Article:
Menu Labeling

obamacaremoneyOne dictate of the Affordable Care Act mandates calorie information be included on menus. There have been restaurant regulations in the past but these new rules expand the requirements.

It is anticipated this new labeling will cost the restaurant industry $1 billion to implement which, of course, will be passed along to the consumer (a discussion for another Minute).

If our goal is weight loss, is there any evidence that shows providing more nutrition information will be useful? Not really. We have real world experience from locales who were ahead of this curve which reveal calorie information does NOT make a difference. We say we’re influenced by it. We hope it will make a difference. We may change our food orders temporarily. But there is no evidence to indicate we will make substantive, permanent changes in our ordering habits that results in weight loss or improved health.

The Lancet, a well respected British medical journal, published a series of articles devoted to obesity and makes this statement: Despite isolated areas of improvement, no country to date has reversed its obesity epidemic. Depressing isn’t it?

As a long practicing nutrition professional I am very concerned about the incidence and degree of overweight and obesity in this country. Of equal concern is that while making no progress we continue to do more of the same: more information, more labeling, more restrictions, more regulations and more food “sin” taxes.  All of which has produced nothing. It’s time to try another approach. What would you do if you were put in charge?

Talk to me and be well,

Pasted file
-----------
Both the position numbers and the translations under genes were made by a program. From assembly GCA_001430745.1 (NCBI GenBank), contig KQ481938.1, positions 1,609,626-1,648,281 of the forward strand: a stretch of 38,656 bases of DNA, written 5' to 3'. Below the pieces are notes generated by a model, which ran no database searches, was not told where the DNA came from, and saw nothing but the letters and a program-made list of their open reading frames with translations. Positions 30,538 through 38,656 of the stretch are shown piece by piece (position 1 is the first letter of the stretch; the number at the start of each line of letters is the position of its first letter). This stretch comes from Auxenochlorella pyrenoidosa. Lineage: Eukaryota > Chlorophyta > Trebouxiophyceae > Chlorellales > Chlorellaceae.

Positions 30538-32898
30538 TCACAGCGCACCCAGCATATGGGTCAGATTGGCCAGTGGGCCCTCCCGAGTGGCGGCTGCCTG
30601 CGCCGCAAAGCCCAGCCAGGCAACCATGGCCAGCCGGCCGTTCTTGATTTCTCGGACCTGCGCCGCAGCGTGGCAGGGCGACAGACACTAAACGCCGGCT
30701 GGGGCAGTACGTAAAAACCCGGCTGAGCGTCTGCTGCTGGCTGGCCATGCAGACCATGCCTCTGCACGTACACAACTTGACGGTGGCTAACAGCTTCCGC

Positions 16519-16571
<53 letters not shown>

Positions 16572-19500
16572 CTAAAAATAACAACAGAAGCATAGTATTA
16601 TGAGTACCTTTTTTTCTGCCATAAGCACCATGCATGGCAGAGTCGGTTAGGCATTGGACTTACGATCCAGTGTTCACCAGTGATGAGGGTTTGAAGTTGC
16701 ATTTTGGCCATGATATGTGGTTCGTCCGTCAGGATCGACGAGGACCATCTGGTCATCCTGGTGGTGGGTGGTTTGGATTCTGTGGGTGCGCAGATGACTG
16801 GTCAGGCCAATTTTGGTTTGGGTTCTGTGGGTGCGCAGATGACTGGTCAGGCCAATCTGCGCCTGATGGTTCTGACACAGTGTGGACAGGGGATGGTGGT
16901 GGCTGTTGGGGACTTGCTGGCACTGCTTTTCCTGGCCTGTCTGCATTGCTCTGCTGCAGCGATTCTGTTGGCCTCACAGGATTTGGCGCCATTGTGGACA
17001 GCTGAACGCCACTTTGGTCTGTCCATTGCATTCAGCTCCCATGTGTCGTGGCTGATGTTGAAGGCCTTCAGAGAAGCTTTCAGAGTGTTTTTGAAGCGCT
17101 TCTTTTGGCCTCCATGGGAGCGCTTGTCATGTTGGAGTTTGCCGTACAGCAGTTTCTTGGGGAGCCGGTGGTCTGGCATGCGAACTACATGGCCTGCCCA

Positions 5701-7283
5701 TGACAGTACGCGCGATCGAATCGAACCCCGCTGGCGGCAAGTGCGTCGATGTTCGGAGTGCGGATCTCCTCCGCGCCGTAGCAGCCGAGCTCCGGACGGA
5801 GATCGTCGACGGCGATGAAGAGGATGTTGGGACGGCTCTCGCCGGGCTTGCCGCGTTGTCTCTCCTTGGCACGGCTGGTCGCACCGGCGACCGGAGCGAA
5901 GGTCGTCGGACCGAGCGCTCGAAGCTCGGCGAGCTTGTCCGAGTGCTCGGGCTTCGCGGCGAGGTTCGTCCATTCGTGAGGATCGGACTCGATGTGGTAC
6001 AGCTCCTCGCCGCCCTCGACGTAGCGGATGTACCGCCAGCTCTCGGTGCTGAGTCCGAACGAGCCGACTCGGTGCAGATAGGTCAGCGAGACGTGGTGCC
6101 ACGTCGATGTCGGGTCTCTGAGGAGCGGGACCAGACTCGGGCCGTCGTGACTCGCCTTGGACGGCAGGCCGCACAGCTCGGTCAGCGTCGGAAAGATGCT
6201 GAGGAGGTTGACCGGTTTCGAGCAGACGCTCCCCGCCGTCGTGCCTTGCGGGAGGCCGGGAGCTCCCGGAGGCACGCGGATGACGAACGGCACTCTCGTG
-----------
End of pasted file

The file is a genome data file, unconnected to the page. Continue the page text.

PS I see the food day celebration just this week includes: Peanut Butter Lover’s Day, Banana Creme Pie Day, National Pound Cake Day, National Cheese Doodle Day and National White Chocolate Cheesecake Day. Weight problem? Who us?

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An open and shut case

refrigerator-magnetsHow many times does the average person open the refrigerator? You know I can hear you counting.

A recent Wall Street Journal article (on a completely different topic) pointed to Whirlpool’s research which claims a family of four opens the fridge 40 – 60 times each day! While we could discuss the energy lost while browsing those shelves, I think about our nutrition choices. What’s at eye level and what’s in the dark recesses of your fridge?

If you want those planned-overs used, keep them at eye level in plastic wrap. If you’re trying to avoid the humongous slice of cheesecake your skinny teenager brought home from the restaurant, wrap it in foil and put it on the bottom shelf. Planning interior spaces is not just for your decorator.organizing-your-fridge-picture

We know we need to make healthy foods as convenient as the chips or cookies we grab. Most of us have a plan for mealtime, but snacks are often unplanned and hence contribute few nutrients but lots of calories to the day.

Putting as much thought and ritual into your snacks as you do for meals increases the likelihood your choices will be healthier and the food will taste better!

An oft quoted study published in Psychological Science a few years back suggested a ritual pause before you eat helps you savor your food. The food will taste better because you have become a mindful eater. Use a special plate, say grace, admire the look of that food, enjoy the aroma perhaps even the sound of your food. Those rituals heighten your appreciation of its taste. And by the way, the calories eaten in foods “snarfed” while standing over the sink still count!

Why not try a new snack ritual to be well.


PS It’s heart month – what are you doing to maintain your healthy heart?

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